It is clear that Netflix is ​​not going through its best moment. The powerful streaming platform that redefined the paradigm of television consumption is going through a rough patch after lose, for the first time, hundreds of thousands of subscribers in the first quarter of 2022 (with an even bigger drop projected for the latter), consequently losing $54 billion overnight.

The Netflix crisis has led to a restructuring of the company, resulting in more series and project cancellations and the dissolution of its publishing arm, Tudum, with massive layoffs. Added to this is now a high-profile lawsuit filed by its own investors, which feel cheated by what they say were false promises about the company’s growthaccusing them of committing “unlawful acts and omissions” that have harmed them financially.

Investors allege that Netflix deliberately deceived them by withholding information about the imminent decrease in the number of subscribers and the consequences that this would entail. According to the lawsuit, Netflix and its top executives “they used tools, tricks and artifices to defraud investors, while possessing private information of adverse change”. In addition, the plaintiffs accuse the company of making “false claims”hiding “material adverse facts about its stock operations and its future prospects”which would lead to securities fraud.

“Netflix was experiencing slower customer growth due to, among other things, shared accounts and growing competition from other streaming servicescan be read in the lawsuit, which points out that, due to the “precipitous decline in the company’s market values, plaintiffs and other class members have suffered significant losses and damages.”. The legal action does not specify the exact monetary amount referred to the mentioned damages.

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According to Varietyin the period of time to which the claim refers, Netflix fell 67% on the stock market. Fiyyaz Pirani, administrator of the investment organization Imperium Irrevocable Trust, is listed as the main plaintiff in the process, which names Netflix as a company, its co-executive directors, Reed Hastings Y Ted Sarandosand its financial director, Spencer Neumanlike the defendants.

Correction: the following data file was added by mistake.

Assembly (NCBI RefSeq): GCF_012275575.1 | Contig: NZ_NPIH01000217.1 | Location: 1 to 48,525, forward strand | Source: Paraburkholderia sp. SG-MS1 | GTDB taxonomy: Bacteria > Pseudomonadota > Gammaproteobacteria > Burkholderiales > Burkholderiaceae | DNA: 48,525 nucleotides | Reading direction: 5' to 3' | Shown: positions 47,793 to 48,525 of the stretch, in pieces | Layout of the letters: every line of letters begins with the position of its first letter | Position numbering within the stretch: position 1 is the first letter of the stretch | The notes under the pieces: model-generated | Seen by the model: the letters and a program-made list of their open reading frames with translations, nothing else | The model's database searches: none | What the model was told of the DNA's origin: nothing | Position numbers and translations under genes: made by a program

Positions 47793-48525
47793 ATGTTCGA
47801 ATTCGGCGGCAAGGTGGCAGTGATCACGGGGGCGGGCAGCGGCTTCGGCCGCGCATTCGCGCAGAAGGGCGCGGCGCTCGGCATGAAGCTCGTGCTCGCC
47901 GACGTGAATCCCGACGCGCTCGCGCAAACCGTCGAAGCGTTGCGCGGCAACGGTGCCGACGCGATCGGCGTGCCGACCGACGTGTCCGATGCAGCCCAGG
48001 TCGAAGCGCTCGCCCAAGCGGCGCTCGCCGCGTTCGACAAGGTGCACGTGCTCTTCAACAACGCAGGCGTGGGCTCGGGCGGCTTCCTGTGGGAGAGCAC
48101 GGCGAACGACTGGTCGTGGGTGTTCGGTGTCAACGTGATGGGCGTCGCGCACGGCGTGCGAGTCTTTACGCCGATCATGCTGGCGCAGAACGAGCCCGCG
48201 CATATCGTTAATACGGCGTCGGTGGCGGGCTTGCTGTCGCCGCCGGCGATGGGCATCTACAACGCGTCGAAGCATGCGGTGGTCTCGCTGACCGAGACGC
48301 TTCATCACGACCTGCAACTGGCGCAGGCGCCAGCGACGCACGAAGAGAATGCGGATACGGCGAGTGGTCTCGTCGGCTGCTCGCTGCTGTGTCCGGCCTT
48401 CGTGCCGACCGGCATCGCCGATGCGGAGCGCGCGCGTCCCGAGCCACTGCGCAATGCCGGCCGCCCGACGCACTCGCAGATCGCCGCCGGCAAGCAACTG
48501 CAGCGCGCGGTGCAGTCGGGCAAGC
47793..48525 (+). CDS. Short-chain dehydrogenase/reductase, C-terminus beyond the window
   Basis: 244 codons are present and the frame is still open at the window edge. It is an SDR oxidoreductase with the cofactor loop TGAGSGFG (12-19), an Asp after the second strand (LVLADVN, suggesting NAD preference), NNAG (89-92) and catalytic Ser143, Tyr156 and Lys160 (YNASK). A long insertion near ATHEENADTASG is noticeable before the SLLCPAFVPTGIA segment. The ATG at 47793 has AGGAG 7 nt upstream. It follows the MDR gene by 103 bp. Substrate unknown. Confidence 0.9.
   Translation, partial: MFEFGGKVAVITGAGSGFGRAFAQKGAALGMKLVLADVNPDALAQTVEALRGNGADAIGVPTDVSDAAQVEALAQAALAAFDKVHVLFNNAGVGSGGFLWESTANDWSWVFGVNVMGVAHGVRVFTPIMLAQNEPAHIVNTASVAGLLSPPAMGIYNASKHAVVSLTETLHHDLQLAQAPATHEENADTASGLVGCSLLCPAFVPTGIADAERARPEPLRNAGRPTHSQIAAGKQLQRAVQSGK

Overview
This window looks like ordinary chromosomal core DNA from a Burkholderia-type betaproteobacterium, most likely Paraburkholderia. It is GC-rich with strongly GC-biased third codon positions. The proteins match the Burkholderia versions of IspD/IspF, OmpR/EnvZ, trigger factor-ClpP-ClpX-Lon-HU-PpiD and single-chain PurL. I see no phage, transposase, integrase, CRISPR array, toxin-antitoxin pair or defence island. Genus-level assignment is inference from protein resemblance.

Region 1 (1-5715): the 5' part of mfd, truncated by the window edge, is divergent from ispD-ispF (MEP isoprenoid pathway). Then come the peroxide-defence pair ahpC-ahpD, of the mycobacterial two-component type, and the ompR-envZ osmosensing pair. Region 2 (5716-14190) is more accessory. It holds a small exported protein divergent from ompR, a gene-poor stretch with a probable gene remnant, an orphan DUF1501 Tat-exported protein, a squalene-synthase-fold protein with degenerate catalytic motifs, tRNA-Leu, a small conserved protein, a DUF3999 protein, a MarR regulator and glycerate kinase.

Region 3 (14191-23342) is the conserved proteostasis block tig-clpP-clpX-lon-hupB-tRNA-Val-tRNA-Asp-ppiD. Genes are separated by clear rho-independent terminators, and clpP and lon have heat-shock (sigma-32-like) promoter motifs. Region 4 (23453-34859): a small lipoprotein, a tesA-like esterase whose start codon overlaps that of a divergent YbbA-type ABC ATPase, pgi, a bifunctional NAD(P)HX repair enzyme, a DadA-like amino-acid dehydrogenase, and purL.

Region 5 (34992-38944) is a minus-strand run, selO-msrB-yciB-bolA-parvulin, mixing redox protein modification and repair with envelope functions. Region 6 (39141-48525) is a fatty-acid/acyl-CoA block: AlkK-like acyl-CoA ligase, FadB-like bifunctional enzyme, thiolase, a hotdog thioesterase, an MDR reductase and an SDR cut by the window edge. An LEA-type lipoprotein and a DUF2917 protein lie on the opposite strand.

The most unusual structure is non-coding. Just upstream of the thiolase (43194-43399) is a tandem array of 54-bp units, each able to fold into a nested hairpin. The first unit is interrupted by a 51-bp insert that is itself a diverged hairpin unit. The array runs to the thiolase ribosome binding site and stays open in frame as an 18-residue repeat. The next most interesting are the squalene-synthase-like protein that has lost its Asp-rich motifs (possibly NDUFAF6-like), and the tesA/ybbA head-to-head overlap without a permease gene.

Subscription with ads and more blockbusters

Meanwhile, Netflix continues to hype its upcoming high-budget productions, including ‘The invisible agent’, one of his most expensive films to date, and showing off global phenomena such as ‘The Bridgertons’, ‘The Squid Game’ or ‘The Paper House’. Sarandos recently stated that they are going to spend 18,000 million dollars on content this year alone, although given the situation that is developing, spending cuts not ruled out if subscriber numbers continue to drop.

Among other things, to deal with the crisis, Netflix has been testing in several territories a system to charge an extra for guest profiles and thus combat losses due to shared passwords. Also, according to Hastings, they are seriously considering offering a cheaper subscription but with ads: “Those who have followed Netflix know that I am against the complexity of advertising and I am a big fan of the simplicity of subscription, but as much of a fan as I am, I am a bigger fan of giving the consumer choice. Allowing consumers who want a lower price and tolerate ads to get what they want makes a lot of sense.”. All this, however, has done nothing but harm the brand image that the public has of the companyto which the continuous cancellations of series does not help either.

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